I know my last post was on breathing, but bare with me! The idea behind "Quick tips" is to take some of the most common singing problems, explain them in a relatable way and then give you an exercise to help strengthen that area! cool huh?!

Hands down the most important part of singing, we rely on correct breathing for vocal health, projection, tone, dynamics, the works, its the engine in the machine that is our singing voice. and it should be easy right? i mean its breathing, i bet your breathing right now!! so why is it something that singers so commonly struggle with? I think its often because singers are flooded with buzz words and terminology with no real relatable explanations to go with them; What does sing to your diaphragm mean?

how do i support my sound. how do i breath to my stomach? My lungs aren't in my stomach!! its an overwhelming amount of vague information. So let me try and simplify it.

Most people tend to breath correctly, until they're asked to think about it!

We naturally take slow deep breaths which cause our diaphragm muscle to contract which pulls our lungs down, our stomach expands and our lungs fill with air, without any conscious thought!

However the second we think too hard about taking a large breath, or we’re nervous or anxious, we pull our shoulders back, puff out our chest and a group of muscles called intercostal muscles that are used to form and move the chest wall, take over. We end up holding air in our chest, which means we bring minimal air down into our lungs.

If you don’t think you’re breathing correctly when you sing, stand in front of a mirror take slow intentional deep breaths, keeping your chest relaxed, don’t let your shoulders lift, and feel your stomach expand. on the exhale hiss your air out nice and strong and feel your lower core muscles naturally contract. keep working on that until it starts to feel natural.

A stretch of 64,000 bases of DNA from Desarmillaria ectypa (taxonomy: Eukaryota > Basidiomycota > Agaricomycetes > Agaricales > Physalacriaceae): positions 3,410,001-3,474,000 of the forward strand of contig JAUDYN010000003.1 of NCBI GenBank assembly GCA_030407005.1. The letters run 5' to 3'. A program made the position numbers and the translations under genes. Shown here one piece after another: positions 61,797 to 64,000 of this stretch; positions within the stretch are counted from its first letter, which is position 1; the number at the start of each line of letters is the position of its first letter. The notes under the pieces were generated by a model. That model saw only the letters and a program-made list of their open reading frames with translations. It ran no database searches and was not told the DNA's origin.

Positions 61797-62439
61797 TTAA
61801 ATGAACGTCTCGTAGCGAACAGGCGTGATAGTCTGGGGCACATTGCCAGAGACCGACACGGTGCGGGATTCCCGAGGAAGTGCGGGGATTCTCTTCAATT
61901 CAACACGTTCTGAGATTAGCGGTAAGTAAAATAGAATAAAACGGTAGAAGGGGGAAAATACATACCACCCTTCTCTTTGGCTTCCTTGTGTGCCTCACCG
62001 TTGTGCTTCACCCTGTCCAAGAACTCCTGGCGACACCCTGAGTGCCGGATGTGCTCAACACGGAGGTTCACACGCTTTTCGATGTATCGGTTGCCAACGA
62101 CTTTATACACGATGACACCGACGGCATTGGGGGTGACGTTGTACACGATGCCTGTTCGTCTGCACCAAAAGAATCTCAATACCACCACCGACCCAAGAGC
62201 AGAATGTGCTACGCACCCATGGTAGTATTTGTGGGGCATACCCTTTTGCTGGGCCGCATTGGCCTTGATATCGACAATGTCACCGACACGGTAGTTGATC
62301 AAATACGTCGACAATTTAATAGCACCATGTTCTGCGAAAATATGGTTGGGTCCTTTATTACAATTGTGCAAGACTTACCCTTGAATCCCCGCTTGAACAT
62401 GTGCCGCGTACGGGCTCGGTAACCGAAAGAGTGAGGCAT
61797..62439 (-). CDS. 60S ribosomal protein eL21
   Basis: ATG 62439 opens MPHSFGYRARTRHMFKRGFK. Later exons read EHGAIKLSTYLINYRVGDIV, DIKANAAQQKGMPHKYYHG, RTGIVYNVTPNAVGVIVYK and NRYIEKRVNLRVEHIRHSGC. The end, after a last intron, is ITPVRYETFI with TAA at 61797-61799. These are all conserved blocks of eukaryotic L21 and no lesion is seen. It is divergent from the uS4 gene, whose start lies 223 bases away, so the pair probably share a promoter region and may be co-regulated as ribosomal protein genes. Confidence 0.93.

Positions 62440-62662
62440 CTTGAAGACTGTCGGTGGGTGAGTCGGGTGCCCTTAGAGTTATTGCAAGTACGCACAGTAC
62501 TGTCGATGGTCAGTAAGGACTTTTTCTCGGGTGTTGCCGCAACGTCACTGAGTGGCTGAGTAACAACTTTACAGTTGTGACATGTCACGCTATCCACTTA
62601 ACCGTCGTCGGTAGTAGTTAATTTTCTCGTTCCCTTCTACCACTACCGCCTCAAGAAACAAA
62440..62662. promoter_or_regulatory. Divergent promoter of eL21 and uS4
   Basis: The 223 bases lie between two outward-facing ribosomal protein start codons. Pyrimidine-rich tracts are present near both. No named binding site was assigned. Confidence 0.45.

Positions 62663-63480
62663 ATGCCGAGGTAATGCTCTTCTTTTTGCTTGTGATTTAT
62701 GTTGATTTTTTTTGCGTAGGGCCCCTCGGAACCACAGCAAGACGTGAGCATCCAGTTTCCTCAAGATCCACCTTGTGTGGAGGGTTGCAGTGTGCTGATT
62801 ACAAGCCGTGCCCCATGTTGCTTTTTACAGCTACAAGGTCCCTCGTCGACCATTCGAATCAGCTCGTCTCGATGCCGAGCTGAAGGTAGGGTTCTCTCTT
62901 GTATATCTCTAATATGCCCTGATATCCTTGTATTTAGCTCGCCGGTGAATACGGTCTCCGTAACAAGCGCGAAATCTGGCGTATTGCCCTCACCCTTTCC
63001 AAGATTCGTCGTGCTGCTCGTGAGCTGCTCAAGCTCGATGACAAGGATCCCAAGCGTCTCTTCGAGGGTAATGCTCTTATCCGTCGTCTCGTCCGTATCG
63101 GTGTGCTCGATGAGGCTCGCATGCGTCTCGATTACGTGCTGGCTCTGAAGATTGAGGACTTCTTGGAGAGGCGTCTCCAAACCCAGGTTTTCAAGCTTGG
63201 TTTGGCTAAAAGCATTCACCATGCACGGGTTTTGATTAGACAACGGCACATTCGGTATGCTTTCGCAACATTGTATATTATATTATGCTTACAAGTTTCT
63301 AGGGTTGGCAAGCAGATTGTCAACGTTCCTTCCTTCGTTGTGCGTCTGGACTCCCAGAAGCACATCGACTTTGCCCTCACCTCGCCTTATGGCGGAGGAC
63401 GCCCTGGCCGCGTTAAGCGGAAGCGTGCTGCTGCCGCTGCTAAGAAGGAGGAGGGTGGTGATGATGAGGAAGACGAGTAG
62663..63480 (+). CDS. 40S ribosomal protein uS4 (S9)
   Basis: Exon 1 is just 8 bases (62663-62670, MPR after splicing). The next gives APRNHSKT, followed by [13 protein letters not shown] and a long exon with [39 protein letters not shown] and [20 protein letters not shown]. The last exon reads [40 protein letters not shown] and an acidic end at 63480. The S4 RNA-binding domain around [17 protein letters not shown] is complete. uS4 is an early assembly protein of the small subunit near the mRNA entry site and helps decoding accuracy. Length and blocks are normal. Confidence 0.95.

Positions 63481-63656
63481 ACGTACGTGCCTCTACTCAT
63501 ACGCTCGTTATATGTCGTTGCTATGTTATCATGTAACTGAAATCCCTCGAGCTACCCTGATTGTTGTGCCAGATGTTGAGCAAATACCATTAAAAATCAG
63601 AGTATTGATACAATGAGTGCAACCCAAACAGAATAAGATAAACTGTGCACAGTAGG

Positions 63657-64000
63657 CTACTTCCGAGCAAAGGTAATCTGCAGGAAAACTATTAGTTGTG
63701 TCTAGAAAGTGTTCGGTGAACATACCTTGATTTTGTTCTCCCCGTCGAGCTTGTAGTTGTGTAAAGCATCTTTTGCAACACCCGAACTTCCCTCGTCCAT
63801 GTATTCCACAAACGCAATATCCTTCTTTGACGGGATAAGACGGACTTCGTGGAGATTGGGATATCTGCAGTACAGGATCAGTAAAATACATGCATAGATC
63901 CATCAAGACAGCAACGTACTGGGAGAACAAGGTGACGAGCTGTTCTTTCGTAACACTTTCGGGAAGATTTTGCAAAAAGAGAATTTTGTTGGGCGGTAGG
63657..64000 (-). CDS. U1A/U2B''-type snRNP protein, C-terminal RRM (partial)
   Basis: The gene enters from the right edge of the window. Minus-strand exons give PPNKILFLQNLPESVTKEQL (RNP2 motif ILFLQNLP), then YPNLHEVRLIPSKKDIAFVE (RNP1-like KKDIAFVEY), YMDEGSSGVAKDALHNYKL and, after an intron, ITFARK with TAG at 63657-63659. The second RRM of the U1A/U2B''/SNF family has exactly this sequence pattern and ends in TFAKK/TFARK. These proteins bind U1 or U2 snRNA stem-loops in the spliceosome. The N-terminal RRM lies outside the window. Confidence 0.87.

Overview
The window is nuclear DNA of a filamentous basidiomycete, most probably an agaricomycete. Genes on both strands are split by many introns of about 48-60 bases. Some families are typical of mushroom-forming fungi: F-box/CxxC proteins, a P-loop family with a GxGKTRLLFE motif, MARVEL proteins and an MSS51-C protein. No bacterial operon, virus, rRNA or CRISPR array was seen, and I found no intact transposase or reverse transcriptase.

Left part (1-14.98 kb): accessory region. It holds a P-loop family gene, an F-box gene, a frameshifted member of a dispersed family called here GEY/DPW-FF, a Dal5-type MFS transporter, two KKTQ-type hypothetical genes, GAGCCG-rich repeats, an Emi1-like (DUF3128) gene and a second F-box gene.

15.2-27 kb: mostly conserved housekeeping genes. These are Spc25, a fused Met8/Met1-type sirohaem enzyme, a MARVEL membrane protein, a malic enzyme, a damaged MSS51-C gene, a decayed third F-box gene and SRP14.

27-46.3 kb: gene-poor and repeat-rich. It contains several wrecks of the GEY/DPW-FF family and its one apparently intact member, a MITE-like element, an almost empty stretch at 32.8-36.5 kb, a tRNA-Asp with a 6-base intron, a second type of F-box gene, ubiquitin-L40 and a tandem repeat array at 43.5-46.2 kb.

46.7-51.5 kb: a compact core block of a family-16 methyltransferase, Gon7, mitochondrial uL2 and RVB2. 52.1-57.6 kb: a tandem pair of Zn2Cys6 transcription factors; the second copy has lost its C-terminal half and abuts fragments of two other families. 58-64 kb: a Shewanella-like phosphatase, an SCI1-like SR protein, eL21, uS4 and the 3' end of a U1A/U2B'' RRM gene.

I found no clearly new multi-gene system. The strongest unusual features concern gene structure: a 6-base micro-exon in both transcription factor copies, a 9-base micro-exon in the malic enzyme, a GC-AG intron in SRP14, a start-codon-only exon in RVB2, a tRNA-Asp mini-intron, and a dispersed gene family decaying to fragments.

if its still sitting in your chest, try the same exercise whilst lying on your back! (it's very difficult to breath shallow when lying down)

the lungs are a passive organ, they hold and filter air but they don’t pump it.. they rely on your diaphragm to contract an release them without you even thinking about it.

so just focus on taking deep full breathes on the inhale, and gently contracting your lower core muscles on the exhale and let your body do what it naturally does!

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What is correct breathing

The more I talk to singers about breathing the more I’m discovering how often they are still in the dark about the particulars of correct breathing.

When we sing we want to use our diaphragm muscle to control our rate of air. We must avoid holding air in our chest. To do so would involve using the throat muscles to project our sound and this is bound to cause fatigue at best and permanent vocal damage at worst. The diaphragm is a large muscle connected to the bottom of our rib cage and wrapping around our torso (most infamous for spasming and causing hiccups) It is also the muscle we want to control our airflow whilst we sing.

When we breath deeply our diaphragm muscle drops, our ribcage wall lifts and our lungs expand. If we activate the diaphragm when we exhale it creates a bellow effect and keeps our throat clear and open like a wind tunnel as we project our air through it!

Breathing Myths busted!

I need to forcefully fill my lungs as much as possible!!

Not at all! Breathing should never feel forced, it should feel…well, as easy as breathing!

If you try to gulp or gasp your air in an effort to fill your lungs and engage your diaphragm it will actually tighten your throat muscles and close your vocal folds, which will create a lot of unwanted resistance on the exhale.